Labeled as a model to watch, 20-year-old British model, Sonny Turner, has made a name for herself in the fashion industry.
From modeling for several Aerie campaigns to using her social media prowess as an influencer for Fenty Beauty, Sonny has many brand name campaigns under her belt and continues to amaze the modeling world with her auburn curls and curvy physique.
But beyond the glamorous photoshoots and opportunities she gets from her modeling, Sonny is also an outspoken feminist and body activist.
Her views are highlighted through her social media accounts, where she criticizes the exclusivity of the fashion industry and encourages her followers to embrace the parts of their bodies that society deems imperfections.
Many posts on Sonny’s feed include her showing off her stomach rolls, stretch marks and cellulite, which have contributed to her social media popularity, as many are drawn to her confidence. Many of Sonny’s 235K Instagram followers have left her lengthy comments and messages, telling her that because of her posts, they feel at peace with their bodies and are done trying to conform to society’s narrow beauty standards.
I have come to the conclusion that if I intimidate you simply by existing and just being myself, that is a problem of yours not mine.
— SONNY ♡ (@iamsonnyturner) May 28, 2018
Though the abundance and acceptance of plus-size models in the fashion industry is growing rapidly, there is still plenty of work to be done in regards to accepting all kinds of plus-size models’ bodies for what they are – especially the plus-size models with features that society still considers “undesirable.”
Many brands have only one kind of plus-size model that they are looking for: a girl with a flat stomach, hourglass waist, wide hips and big thighs. These girls are called “baddies,” and they are the curvy girls who get the most popularity in the modeling world — an issue that Sonny Turner has addressed in one of her first and most popular YouTube videos called “The Pressure to Be A Baddie.”
Plus-size models’ bodies are also altered in catalogs and campaigns, with brand editors airbrushing the models’ cellulite and stretchmarks. Sonny continually uses her platform to push for change and acceptance in the modeling world, and with her persistence, hopefully the modeling world will grow even more diverse in years to come.
Read more to learn about Sonny Turner’s experiences as a plus-size model and her personal take on body activism and female empowerment:
What was your introduction to the fashion industry and how did your career progress from there?
I started doing smaller scale shoots for fun in my hometown and posting them on Instagram, and they started getting attention.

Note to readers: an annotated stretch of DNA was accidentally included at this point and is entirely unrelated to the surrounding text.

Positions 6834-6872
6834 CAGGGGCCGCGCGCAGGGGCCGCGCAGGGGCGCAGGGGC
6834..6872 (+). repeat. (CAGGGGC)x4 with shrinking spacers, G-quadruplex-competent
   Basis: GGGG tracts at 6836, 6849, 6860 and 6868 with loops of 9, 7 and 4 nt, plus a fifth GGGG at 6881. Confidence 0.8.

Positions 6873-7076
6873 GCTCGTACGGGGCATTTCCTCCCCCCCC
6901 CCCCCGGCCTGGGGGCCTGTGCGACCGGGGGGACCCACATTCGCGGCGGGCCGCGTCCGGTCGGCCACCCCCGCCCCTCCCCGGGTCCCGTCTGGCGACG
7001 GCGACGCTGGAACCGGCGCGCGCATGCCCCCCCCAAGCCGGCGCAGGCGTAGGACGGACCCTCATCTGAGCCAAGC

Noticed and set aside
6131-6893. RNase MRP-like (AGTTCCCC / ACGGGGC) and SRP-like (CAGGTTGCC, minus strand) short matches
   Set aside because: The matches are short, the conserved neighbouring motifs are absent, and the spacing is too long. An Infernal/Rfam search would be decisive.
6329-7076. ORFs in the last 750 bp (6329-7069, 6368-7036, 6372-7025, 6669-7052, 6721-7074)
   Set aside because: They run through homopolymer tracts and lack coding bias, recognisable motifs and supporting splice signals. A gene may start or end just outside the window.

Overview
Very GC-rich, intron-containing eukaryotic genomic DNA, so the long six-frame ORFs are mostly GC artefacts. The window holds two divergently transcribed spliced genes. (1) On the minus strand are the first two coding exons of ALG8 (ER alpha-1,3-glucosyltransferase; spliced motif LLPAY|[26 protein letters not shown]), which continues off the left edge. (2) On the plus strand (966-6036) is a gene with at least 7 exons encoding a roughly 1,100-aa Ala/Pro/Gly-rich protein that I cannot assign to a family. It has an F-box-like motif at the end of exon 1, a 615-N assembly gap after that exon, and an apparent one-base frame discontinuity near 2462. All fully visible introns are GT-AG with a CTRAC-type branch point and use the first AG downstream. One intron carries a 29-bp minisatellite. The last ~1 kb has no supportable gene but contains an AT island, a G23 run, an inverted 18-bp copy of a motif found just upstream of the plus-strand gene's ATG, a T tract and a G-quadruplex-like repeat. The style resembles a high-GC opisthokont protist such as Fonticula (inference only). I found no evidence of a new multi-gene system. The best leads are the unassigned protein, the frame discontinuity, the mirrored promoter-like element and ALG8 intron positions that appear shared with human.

What are your opinions on the fashion industry? How would you describe your experience as as a plus-size model of color?
A lot of the time, I recognize that I am used as the “token” of diversity, as it is easy to put me in a campaign — being light skinned is already accepted. I have noticed a shift in the last year, through brands trying to be more diverse and inclusive; it’s great, because it’s starting to feel genuine, rather than forced or a trend. My overall experience has been very insightful.
What do feminism and activism mean to you?
Feminism to me means believing women can do everything they were told they couldn’t. Breaking barriers and boundaries and girl power. Activism is so important, as we all now have a voice because of social media platforms. We live in such a big political climate — you can’t not have an opinion.
Where do you think your passion for female empowerment stems from?
I have always had a burning passion to challenge the status quo. It definitely stems from remembering when I was younger how much dumb stuff I did to fit in and to make boys like me (like any teenage girl, I guess). I still had a wild, fun childhood, but when you get to 14-years-old, girls start worrying about what boys think lol.
Do you feel as though social media contributes to society’s narrow beauty standards?
Social media both contributes and challenges it. I ensure my feed is fully diverse in terms of body ethnicity, hair type and everything. So many people have messaged me, saying I’ve encouraged them to go on a social media cleanse. However, if you look at the big Insta baddies making all the big bucks, they still tend to be either Kardashian looking or skinny and Caucasian. It’s a shame.
What was your experience working with American Eagle like?
Amazing. I have worked with them on a few campaigns now. They have allowed me to see parts of the world I’d probably never have seen. The team is amazing — right from the casting — and it’s all female led. Mostly an all female team, so it’s very inspiring to see women in such important roles!
What do you wish to achieve with your social media platforms and modeling presence?
I try to be as real as possible — partly because I’ve always been paranoid that people will think I’m not the same person online as I am in real life. I hope to encourage other young people and women to love themselves and to challenge what they’re being presented with, especially images with photoshop and everything. With modeling, I want to be the first mixed race, Jamaican, plus-size model on the cover of a high fashion magazine !!! Lol I never like to make bold statements like that, but I’m putting it into the universe !! I want to showcase different types of beauty through my work. I want my personality to shine through my pictures to let people know that there’s more to a person than looks.
Working with Fenty Beauty must have been so amazing — Rihanna is so iconic. Could you please tell us about that experience?
I have worked with Fenty Beauty as an influencer, which was an honor to receive her products ! It’s nice that her team thought of me.
Do you have any self-love and self-care advice for young girls?
BE YOURSELF. THERE’S NO ONE BETTER!!
Cover Photo Courtesy of JAG Models.